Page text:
Viagra pills can now be sold over the counter after drug reclassification

Health officials hope move will encourage men to stop buying counterfeit medication from illegal websites

Tom Embury-Dennis
Tuesday 28 November 2017 16:39
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Viagra will be able to be sold over the counter
Viagra will be able to be sold over the counter

Men with erectile dysfunction are now going to be able to buy Viagra over the counter after health officials reclassified the drug.

The change will allow pharmacists to hand over the medication to men over the age of 18 if they determine it is an appropriate treatment, the Medicines and Healthcare products Regulatory Agency (MHRA) has announced.

Previously patients had to get a prescription from their GP.

The decision was made following an assessment of the safety of the medication, advice from the Commission on Human Medicines, and a public consultation earlier this year.

It said in a statement the move to make Viagra more widely available will help prevent men who avoided seeing doctors from buying medication off illegal websites.

Erectile dysfunction drugs make for popular products for criminals selling unlicensed and counterfeit versions, it said.

MHRA investigators have seized more than £50m worth over the past five years.

Owen Smith asked if he has ever used viagra?

Mick Foy, MHRA’s group manager in vigilance and risk management of medicines, said: “This decision is good news for men’s health. The move to make Viagra Connect more widely accessible will encourage men to seek help within the healthcare system and increase awareness of erectile dysfunction.

“Erectile dysfunction can be a debilitating condition, so it’s important men feel they have fast access to quality and legitimate care, and do not feel they need to turn to counterfeit online supplies which could have potentially serious side effects.”

Pharmacists will be able to determine whether treatment is appropriate for the patient and can give advice on erectile dysfunction, usage of the medicine, potential side effects and assess if further consultation with a general practitioner is required.

But some men, including those with severe heart problems, those at high risk of heart problems, liver failure, kidney failure or those taking certain “interacting medicines”, will still need to be prescribed the drug under the supervision of a doctor.

It is the first time Viagra has been made available over the counter, but GP leaders cautioned that it could mean serious causes of some erectile dysfunction might go undiagnosed.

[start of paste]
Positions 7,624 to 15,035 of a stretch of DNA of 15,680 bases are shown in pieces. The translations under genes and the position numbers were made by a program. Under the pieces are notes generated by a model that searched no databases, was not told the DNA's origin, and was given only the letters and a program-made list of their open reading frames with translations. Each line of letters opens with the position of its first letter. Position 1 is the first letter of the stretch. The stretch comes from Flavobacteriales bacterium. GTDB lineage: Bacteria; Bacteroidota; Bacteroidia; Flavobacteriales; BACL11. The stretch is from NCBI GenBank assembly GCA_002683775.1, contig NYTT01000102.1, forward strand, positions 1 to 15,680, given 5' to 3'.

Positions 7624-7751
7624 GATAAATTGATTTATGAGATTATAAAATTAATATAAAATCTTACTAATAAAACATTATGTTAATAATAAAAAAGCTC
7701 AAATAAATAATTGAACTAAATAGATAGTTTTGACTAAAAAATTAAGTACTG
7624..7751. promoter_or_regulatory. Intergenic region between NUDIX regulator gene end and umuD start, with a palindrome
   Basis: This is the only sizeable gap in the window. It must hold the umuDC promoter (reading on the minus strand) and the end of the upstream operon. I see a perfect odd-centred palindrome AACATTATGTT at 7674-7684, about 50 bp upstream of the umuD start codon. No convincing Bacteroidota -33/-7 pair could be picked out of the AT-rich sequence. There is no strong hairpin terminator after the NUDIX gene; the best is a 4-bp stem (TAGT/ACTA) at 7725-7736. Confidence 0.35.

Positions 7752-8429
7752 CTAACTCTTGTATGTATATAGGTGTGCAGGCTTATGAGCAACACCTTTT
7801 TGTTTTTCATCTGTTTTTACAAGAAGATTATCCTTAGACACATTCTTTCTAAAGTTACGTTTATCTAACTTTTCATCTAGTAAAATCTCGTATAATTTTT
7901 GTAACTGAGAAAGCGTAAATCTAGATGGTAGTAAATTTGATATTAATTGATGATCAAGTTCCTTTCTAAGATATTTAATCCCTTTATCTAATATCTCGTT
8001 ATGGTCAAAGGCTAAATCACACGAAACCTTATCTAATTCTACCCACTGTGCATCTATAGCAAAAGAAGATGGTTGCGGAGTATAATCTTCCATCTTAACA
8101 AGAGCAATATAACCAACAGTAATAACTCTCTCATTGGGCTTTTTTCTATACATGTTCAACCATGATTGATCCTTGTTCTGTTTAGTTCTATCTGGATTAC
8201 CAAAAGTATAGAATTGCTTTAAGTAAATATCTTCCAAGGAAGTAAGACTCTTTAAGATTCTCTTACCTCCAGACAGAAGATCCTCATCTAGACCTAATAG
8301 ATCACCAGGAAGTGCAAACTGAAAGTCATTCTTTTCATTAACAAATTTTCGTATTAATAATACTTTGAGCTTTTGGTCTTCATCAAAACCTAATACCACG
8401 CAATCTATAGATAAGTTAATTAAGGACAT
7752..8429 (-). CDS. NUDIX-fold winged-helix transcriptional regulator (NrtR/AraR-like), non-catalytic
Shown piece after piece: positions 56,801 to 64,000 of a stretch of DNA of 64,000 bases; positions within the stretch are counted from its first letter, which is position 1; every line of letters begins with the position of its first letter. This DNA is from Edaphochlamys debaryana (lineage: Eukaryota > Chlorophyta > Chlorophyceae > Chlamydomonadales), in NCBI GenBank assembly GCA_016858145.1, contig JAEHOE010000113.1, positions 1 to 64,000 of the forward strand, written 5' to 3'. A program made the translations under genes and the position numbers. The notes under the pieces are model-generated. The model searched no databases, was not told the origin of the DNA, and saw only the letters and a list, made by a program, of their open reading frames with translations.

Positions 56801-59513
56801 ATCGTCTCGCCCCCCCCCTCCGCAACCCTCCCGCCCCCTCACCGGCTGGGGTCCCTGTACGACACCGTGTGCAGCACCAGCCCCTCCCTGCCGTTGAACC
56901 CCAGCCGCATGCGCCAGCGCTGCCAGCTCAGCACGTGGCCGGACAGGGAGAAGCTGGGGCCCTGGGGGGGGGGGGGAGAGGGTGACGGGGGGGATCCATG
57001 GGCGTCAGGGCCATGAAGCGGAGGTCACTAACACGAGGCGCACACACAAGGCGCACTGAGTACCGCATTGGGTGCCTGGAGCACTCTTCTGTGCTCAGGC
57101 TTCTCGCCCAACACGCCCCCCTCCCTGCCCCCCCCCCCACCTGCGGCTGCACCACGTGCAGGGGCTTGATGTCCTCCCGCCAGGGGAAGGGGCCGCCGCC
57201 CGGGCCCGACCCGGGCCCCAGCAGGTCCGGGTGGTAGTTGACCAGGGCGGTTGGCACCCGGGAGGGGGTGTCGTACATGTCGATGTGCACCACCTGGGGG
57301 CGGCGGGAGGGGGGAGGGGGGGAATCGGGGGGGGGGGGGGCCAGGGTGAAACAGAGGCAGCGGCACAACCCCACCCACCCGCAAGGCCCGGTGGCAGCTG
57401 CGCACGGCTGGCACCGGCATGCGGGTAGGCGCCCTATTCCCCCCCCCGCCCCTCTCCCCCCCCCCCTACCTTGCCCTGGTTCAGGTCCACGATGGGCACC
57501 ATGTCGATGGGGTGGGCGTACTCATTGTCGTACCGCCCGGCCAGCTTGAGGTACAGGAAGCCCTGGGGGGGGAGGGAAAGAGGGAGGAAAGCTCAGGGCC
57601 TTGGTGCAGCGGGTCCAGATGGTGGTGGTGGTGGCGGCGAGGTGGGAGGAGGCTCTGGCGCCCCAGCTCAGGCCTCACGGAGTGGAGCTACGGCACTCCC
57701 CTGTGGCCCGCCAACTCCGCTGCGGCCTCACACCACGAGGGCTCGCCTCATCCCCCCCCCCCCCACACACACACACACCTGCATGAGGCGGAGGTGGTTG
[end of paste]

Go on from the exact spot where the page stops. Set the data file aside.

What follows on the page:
Dr Andrew Green, GP prescribing lead for the British Medical Association, told The Independent: "There is no doubt that sildenafil is a safe and effective drug, but unfortunately the development of erectile dysfunction can be a warning sign of the presence of significant other disease.

"Diabetes, alcohol misuse and prostate cancer may all present with difficulties sustaining an erection, and ED in itself is a risk factor for cardiovascular disease. I would therefore expect patients who see GPs with this problem to have investigations to exclude these conditions.

"I do have some concerns that these regulatory changes may mean that an opportunity to diagnose patients with significant disease, or to address the lifestyle factors that may be contributing to their problems, may be missed."

Manufacturer Pfizer said it is currently working on plans for the launch of Viagra Connect in the UK in the spring of 2018.

Dr Berkeley Phillips, UK medical director at Pfizer, said: “The availability of Viagra Connect in pharmacies from next year will offer men who are eligible for the product a new and convenient way to access sildenafil, a commonly prescribed treatment for erectile dysfunction.

“We understand some men may avoid seeking support and treatment for this condition, so we believe giving them the option to talk to a pharmacist and buy Viagra Connect could be a real step forward in encouraging more men into the healthcare system.

“As erectile dysfunction may be a sign of an underlying condition such as diabetes, high blood pressure, or heart disease, there could also be a wider benefit to public health in the long term.

“We hope that this forthcoming new opportunity to purchase a genuine treatment via pharmacy will also reduce the likelihood of men turning to potentially ineffective and dangerous counterfeits from illicit sources.”

Additional reporting by PA

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